Looking back on 25 years of songwriting, Soul Asylum’s Dave Pirner admits he’s not one for nostalgia. But when he had the opportunity to put together a lyric book, he was forced to confront his 20-year-old self.
At the time the frontman was already working on a new album for Soul Asylum and experienced a lot of back and forth between writing new material for the band’s forthcoming Hurry Up And Wait and revisiting intimate cuts and songs like “Runaway Train”, during the completion of his lyric book Loud Fast Words.
“It was strange jumping back and forth between things that I had written recently and things I had written twenty years ago,” Pirner told American Songwriter. “I was working on a record so; it was strange to jump back in time and try to get into what was going on in my head 25 years ago and then go practice and play my new stuff. It wasn’t painful but it was a lot of reminiscing and trying to understand what your 20-year-old brain was thinking.”
Loud Fast Words stands ahead of the monotony of the thousands of other lyric books on shelves, thanks to Priner’s brash and rock ‘n’ roll personality bleeding through the pages of the intro.
“This is the beginning of the spinning of the yarn-a yarn that is me. It’s twisted, tangled, fucked up; but somehow you continue to try to knit a sweater…” Pirner says of his own story and songwriting journey outlined in the beginning of Loud Fast Words.
“I’ve lived a lot of miles,” the artist said of his evolving songwriting.
And Pirner’s transformation as a songwriter is evident on the spanning successes of his early hits and the trips into the depths of his scrutinous mind, divulged on Hurry Up and Wait. One thing is for certain- Pirner’s songwriting style is something to be examined and writing from the purest and darkest parts of himself have always been the redeeming qualities of his greatest songs. Pirner holds strong to that pattern, still writing what feels right and being careful not to over-embellish or force his art.
“More often than not I go back to simple things because it’s what works for me and it’s kind of rooted in the Woodie Guthrie’s, and Bob Dylan’s,” said Pirner.
“The easiest way to make a connection is not to over complicate it,” he added.
Two songs from Soul Asylum’s April 17 release of Hurry Up and Wait, “Landmines” and “Dead Letters” are rooted in some of the best and most simplistic, relatable ideas roaming around in his head. Both tracks pose a look at some of the everyday wanderings of people’s minds, however significant or not. It’s the truest of humanity’s nature to explore obscure curiosities, which is exactly how “Dead Letters” and “Landmines” came about.
“I had this idea or fascination with a ‘dead letter office’, I never really understood what it meant. I could’ve researched it, but it was just a place that lived in my brain that was interesting. It was a place where people sent letters, assuming they got there or do they still have letters from 50, 60 years ago just sitting around? So, it was kind of fascinating thinking about all the information in the letters that was supposed to be delivered to someone but now they’re dead,” Pirner explained.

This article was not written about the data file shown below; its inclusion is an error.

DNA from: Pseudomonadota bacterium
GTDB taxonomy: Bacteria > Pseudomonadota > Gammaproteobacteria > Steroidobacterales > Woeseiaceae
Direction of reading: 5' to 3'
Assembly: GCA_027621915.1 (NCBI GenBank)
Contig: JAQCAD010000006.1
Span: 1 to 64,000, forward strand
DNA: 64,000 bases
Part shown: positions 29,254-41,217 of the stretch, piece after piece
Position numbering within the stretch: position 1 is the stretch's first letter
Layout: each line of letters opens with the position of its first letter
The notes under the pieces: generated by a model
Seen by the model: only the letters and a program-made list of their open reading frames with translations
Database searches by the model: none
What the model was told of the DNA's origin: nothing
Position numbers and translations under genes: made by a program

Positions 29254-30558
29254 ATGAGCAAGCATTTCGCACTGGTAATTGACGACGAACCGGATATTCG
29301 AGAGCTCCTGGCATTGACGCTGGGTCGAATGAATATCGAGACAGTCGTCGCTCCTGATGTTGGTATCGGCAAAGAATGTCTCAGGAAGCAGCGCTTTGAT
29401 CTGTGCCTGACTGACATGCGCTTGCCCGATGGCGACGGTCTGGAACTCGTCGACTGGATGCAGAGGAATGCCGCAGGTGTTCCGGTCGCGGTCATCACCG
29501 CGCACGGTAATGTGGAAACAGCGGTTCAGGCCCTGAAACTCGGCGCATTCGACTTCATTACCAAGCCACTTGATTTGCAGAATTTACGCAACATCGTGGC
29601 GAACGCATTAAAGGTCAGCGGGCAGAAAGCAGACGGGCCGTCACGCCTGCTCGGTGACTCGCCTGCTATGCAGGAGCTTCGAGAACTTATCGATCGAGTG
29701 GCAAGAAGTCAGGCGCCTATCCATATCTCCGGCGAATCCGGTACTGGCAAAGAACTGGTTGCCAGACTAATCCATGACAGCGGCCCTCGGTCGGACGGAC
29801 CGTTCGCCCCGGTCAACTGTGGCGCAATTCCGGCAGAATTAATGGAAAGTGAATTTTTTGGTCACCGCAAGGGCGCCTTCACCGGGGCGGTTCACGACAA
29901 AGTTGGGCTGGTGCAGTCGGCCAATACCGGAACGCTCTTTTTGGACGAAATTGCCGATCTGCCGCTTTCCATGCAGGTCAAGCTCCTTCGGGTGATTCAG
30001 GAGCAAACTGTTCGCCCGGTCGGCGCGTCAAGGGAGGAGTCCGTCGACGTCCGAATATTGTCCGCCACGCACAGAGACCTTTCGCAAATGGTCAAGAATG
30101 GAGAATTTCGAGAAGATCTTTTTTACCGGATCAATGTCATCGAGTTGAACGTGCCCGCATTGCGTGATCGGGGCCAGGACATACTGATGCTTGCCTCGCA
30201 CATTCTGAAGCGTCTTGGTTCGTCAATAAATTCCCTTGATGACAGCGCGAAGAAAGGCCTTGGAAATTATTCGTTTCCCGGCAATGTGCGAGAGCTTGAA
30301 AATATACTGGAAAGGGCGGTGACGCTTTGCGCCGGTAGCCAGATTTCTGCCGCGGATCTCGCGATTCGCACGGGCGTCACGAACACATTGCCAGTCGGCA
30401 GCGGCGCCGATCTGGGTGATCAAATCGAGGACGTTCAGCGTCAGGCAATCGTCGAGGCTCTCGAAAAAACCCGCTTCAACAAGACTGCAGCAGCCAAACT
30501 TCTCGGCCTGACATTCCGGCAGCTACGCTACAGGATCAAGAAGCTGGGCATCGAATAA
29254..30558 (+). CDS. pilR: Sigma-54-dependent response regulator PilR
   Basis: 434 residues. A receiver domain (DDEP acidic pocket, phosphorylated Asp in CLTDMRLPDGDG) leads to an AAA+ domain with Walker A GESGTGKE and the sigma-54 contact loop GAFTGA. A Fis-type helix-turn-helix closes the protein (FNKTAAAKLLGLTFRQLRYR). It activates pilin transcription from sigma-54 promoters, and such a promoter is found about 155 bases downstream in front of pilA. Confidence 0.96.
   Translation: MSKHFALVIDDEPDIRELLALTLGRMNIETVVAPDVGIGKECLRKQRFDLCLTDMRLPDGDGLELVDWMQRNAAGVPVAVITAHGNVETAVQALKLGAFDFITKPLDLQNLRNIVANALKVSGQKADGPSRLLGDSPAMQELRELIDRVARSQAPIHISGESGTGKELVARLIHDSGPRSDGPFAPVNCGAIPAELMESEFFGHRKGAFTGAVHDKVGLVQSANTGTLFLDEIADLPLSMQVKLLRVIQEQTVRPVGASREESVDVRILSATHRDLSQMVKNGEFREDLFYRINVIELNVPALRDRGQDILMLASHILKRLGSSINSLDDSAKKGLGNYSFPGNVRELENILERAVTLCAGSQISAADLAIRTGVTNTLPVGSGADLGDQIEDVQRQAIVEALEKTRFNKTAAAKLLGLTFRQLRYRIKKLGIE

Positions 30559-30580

Offering something dare I say- a bit more humorous is the parallel Pirner draws in “Landmines”. The song is one-part reality, based on everyday monotonous occurrences and one-part seriousness, but Pirner does well to correlate the two contrasting ideas for one rockin’ Soul Asylum jam.
“A landmine is a serious problem, a kids baseball goes into a field and gets blown to bits which isn’t cool, but a landline is something I think is funny because they’re so obscure,” he said. “I noticed every time my landline would work and ring it was just robots calling or politicians or junk mail through the landline. Every time it rang, I was like ‘I’m not answering that’. It was going to be somebody trying to scam me, so that’s the connection between those two.”
When asked about his creative process now versus decades ago, Pirner shared it doesn’t vary too much. His great insight into music theory matched with his life lived and many years spent in New Orleans are contributing factors though. The topmost piece to Pirner’s songwriting is his bold attitude with fearlessness to write honestly. Though he has an affinity for theory and song structure, he makes music how he wants to, because really that is who he is- an exquisite songwriter with prolific insights on how to craft great songs from the darkest, deepest, silliest part of his head. And it’s something he does for the sake of writing and less for opinions.“I suppose the idea for a song could be considered a seed. Some grow to be beautiful plants; others don’t germinate at all,” Pirner said in the closing intro of Loud Fast Words. “They are dormant seeds. No one wants to look at my collection of dormant seeds. They want to see the flower. The big, fat, fucking sunflower. But every seed needs a fair chance. What is it that allows some seeds to turn into flowers? Is it Darwinism? Is it chance? Is it ego? I have no idea. Do I think that my opinion is important? Do I give a shit what anyone thinks? I’m like a dog; I’m peeing on every tree I can find.”
To purchase the book, with signed copies available, or the new album: go here.